CHAPTER V. MESHED THE HOLY.
Warning spits of snow accompany my early morning departure from the wayside caravanserai, and it quickly develops into a blinding snow-storm that effectually obscures the country around, although melting as it touches the ground.
A mile from the caravanserai the trails fork, and, taking the wrong one, I wander some miles up the mountains ere discovering my mistake. Retracing my way, the right road is finally taken; but the gale increases in violence, the cold is numbing to unprotected hands and ears, and the wind and driving snow difficult to face. At one point the trail leads through a morass, in which are two dead horses, swamped in attempting to cross, and near by lies an abandoned camel, lying in the mud and wearily munching at a heap of kali (cut barley-straw) placed before him by his owners before leaving him to his kismet; perchance with a forlorn hope that he might pull through and finally regain his feet.
I have a narrow escape from swamping in the treacherous morass myself, sinking knee-deep in the slimy, oozing mud-mass, pulling off my geivehs and having no end of trouble in recovering them.
Shurab is reached about noon, where the customary crowd and customary rude accommodations await me. Quite an unaccustomed luxury, however, is obtained at Shurab - a substance made from grapes, called sheerah, which resembles thin molasses. A communal dish, which I see the chapar-jee and his sliagirds prepare for themselves and eat this evening, consists of one pint of sheerah, half that quantity of grease, a handful of chopped onions and a quart of water. This awful mixture is stewed for a few minutes and then poured over a bowl of broken bread; they then gather around and eat it with their hands - that they also eat it with great gusto goes without saying.
Opium smoking appears to be indulged in to a great extent here, two out of the three chapar men putting in a good portion of their time "hitting" the seductive pipe, and tinkering with their opium-smoking apparatus. They only have one outfit between them; both of them are half blind with ophthalmia, and the bane of their wretched existence seems to be a Russian candle-lamp, with a broken globe, that persists in falling apart whenever they attempt to use it - which, by the by, is well-nigh all the time - in manipulating the opium needle and pipe. Observing them from my rude shake-down, after supper, bending persistently over this broken, or ever-breaking lamp, their sore eyes and shrunken features, the suzzle-suzzle of the opium as they suck it into the primer and inhale the fumes - the indescribable odor of the drug pervading the room - all this would seem to be a picture of an ideal Chinese opium den rather than of a chapar-khana in Persia.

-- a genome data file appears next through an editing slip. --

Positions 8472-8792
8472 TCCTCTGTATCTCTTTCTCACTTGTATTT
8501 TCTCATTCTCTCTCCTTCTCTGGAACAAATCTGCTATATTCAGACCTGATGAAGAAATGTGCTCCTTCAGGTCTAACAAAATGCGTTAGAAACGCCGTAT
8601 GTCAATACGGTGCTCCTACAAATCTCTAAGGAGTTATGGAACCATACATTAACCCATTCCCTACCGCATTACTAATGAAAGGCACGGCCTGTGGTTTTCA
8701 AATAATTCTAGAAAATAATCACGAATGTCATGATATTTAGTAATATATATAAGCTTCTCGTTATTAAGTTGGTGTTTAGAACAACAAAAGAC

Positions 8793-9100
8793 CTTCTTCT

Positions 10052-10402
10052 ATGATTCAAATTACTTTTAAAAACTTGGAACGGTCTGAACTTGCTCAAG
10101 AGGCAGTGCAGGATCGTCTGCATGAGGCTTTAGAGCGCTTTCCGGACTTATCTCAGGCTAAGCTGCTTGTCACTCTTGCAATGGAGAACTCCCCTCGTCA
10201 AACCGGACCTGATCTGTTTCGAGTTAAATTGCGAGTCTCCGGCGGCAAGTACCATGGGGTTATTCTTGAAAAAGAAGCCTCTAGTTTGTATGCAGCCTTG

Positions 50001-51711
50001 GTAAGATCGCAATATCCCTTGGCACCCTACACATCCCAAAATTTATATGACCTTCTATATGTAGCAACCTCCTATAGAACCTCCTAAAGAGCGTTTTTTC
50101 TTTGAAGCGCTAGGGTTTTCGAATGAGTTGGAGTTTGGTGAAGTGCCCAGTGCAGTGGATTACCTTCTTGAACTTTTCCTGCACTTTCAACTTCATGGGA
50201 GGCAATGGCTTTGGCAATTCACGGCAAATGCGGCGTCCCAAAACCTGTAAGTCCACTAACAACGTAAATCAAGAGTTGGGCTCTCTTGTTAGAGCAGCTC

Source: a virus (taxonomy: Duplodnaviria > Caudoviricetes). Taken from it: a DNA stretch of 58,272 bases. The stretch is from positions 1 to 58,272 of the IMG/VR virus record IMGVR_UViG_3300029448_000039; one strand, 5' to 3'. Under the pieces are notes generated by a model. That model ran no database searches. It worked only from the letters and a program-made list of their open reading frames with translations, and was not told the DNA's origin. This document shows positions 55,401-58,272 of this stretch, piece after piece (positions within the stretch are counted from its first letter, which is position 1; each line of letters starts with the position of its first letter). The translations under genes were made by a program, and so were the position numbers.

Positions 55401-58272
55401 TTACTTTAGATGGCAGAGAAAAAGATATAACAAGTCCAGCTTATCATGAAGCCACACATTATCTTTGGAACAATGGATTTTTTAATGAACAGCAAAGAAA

A broken bridge and miles of deep mud not far ahead has been the burthen of information gathered from the villagers during the afternoon, and the chapar-jee urges upon me the necessity of employing men and horses to carry me and the bicycle across these obstructions into Nishapoor. Preferring to take my chances of getting through, however, I pay no heed to these warnings, well aware that the chapar-jee's interest in the matter begins and ends in the fact that he has horses to hire himself.
In imitation of my example yesterday, I wander off the proper road again this morning, taking a road that leads to an abandoned ford instead of to the bridge, a mistake that is probably a very good one to have made when viewed from the stand-point of mud, as my road is at least the shorter one of the two.
A wild-looking, busby-decked crowd of Khorassani goatherds from a neighboring village follow behind me across the level mudflats leading to the stream, vociferously clamoring for me to ride. They shout persistently: "H-o-i! Sowar shuk; tomasha! tomasha!" even when they see the difficult task I have of it getting the bicycle through the mud. I have singled out a big, sturdy goat-herder to assist me across the streams, of which I learn there are two, a mile or thereabout apart, and his compatriots are accompanying us to see us cross, as well as being impelled by prying curiosity to see how many kerans he gets for his trouble. The first stream is found to be arm-pit deep, with a fairly strong current. My sturdy Khorassani crosses over first, to try the bottom, feeling his way with a long-handled spade; he then returns and carries the bicycle across on his head, afterward carrying me across astride his shoulders, landing me safely with nothing worse than wet feet.
A mile of awful saline mud, and stream number two is reached and crossed in a similar manner - although here I unfortunately cross part way over fairly sitting on the water. The water and the weather are both uncomfortably chilly, and my assistant emerges from the second stream with chattering teeth and goose-pimply flesh. A liberal and well-deserved present makes him forget personal discomforts, and, fervently kissing my hand and pressing my palm to his forehead, he tells me there is no more water ahead, and, recrossing the stream, he wends his way homeward again.